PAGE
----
"There is, however, no discrepancy, for both were there, when David came to ask for bread, and received it: that is to say, Abimelech, the High Priest, and Abiathar his son; but Abimelech having been slain by Saul, Abiathar fled to David, and became the Companion of all his exile afterwards. When he came to the throne, he himself also received the rank of High Priest, amid the son became of much greater excellence than the falter, and therefore was worthy to be mentioned as the High Priest, even during his father's life-"

These results are very telling as regards the current state of total inspiration and total inerrancy in modern life. Quick to point out an apparent error yet irresponsible in trying to solve a difficult problem in favor of defending inspiration and inerrancy.

2. Matthew also describes this event. He does not mention Ahimelech or Abiathar. So I think this may be a proof of the view Mark wrote his Gospel after Matthew, for he adds this additional information of Abiathar. Perhaps this came from the influence of Peter our first pope. It seems Peter, as first pope and he who loves Jesus more than the others would have appreciated this additional teaching of Christ and its spiritual significance. Or maybe there is some other reason. Luke does not mention Abiathar or Ahimelech. I do not have the ability to speculate on why.

3. Well what is my opinion at this point? It roughly goes as follows though I still need to refine it:

Ahimelech was a high priest and father of Abiathar who succeeded him as high priest as Christ said and Mark wrote. By the time David came to Nob Ahimelech was an old man and high priest for a long time since there is reason to believe that he is Ahijah who wore the ephod with the breastplace of judgment containing the Urim and Thumin. This Ahijah was high priest at Shiloh before the priests moved to Nob. Perhaps Ahimelech changed his name when he moved to Nob. In any case I think he was older and high priest for many years by the time David came. In his old age Ahimelech clothed his son Abiathar with the ephod (with breastplate) which is the ceremony of investure and anointed him high priest. It seems like this would be the custom after the first example of Eleazar being invested with Aaron's garments before he died.

So Abiathar was officiating as high priest when David arrived in Nob. Ahimelech an old man and former high priest would still be in a position of honor and able to make decisions since the office of high priest at the time seemed to be primarily liturgical and special for the Day of Atonement. Later in post-exilic times it became a position of more temporal and political authority. So Ahimelech took charge of the situation. Or perhaps Abiathar was away for the time (in Gibeah where the Ark was resting). Yet Christ says and Mark records that David took the Bread of Presence when Abiathar was high priest.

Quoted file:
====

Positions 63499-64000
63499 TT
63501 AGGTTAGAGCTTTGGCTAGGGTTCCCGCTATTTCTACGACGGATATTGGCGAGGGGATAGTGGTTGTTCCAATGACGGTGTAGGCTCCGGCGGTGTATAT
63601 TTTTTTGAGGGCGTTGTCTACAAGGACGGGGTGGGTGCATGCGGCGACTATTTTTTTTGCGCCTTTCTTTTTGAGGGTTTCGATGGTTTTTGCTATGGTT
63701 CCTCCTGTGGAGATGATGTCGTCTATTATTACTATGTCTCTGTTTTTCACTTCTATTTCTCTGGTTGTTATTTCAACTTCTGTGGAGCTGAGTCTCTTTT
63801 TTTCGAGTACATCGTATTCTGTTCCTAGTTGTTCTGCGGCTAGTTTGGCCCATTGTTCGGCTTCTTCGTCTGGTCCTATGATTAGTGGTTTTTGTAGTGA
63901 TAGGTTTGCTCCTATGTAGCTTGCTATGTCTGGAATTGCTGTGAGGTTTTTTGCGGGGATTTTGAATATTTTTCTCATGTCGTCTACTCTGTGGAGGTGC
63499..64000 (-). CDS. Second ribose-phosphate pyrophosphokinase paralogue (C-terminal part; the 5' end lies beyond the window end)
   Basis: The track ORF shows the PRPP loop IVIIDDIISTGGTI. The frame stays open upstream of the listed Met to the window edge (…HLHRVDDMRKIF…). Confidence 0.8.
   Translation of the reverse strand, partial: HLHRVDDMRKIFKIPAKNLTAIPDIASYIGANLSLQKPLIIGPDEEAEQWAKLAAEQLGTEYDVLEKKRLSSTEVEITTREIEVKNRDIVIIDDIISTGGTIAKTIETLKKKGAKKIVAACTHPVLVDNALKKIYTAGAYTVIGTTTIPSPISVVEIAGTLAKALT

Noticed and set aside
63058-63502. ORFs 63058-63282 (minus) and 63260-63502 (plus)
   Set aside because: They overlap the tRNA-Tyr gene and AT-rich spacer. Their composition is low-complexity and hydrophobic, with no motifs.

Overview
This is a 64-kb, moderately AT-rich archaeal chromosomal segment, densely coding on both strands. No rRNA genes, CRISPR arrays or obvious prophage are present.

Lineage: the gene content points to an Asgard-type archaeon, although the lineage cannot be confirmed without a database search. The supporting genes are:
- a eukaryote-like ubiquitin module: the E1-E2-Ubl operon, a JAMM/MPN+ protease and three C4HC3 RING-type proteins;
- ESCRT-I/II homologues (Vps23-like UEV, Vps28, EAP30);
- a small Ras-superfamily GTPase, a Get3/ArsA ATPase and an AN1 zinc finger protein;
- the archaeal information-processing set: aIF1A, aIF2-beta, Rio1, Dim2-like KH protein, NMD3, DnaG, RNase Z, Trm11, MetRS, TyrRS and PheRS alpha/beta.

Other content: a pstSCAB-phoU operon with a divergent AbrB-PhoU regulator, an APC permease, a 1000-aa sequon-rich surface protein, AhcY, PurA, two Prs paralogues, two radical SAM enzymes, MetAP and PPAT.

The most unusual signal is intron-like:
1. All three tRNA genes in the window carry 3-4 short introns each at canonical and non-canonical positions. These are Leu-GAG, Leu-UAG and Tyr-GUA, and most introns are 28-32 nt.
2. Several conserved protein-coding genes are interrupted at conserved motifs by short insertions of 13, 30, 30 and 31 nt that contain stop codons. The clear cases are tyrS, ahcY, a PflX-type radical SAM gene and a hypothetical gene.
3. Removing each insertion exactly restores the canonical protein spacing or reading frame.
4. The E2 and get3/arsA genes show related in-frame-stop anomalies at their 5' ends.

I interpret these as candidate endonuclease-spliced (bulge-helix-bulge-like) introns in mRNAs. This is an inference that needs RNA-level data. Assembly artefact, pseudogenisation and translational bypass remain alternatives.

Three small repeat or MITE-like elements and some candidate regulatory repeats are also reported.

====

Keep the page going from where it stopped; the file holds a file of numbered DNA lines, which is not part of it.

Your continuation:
After David left Nob, Doeg reported this act of harboring David to Saul. Then they went to Nob and slaughtered 85 priests including Ahimelech. Abiathar was the only one to escape, and he seems to have escaped with the ephod with the breastplate of judgment and not the common linen ephod worn by all the priests since he presented it to David who used it to consult the LORD. So this implies he was high priest at the time of the slaughter. The escape was providential, since he was high priest and a foreshadowing of the resurrection and immortality of the great high priest Jesus Christ (a theme of Hebrews). Then he came into David's protection perhaps a foreshadowing of the Ascension, and remained high priest for many years during the reign of David and was finally deposed by Solomon.

4. And then there is a spiritual level of meaning to the passage of Mark I began to work on above.

So these are my thoughts at this point.

Last edited by Climacus Areopagite : 12th June 2010 at 01:55 AM.
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  #9  
Old 12th June 2010, 11:36 AM
Ron Conte Ron Conte is offline
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Good work.

"Luke does not mention Abiathar or Ahimelech. I do not have the ability to speculate on why."

Luke was a Greek writing for Greeks. He did not have much knowledge about Jewish history, and his audience did not care what the name of the high priest was.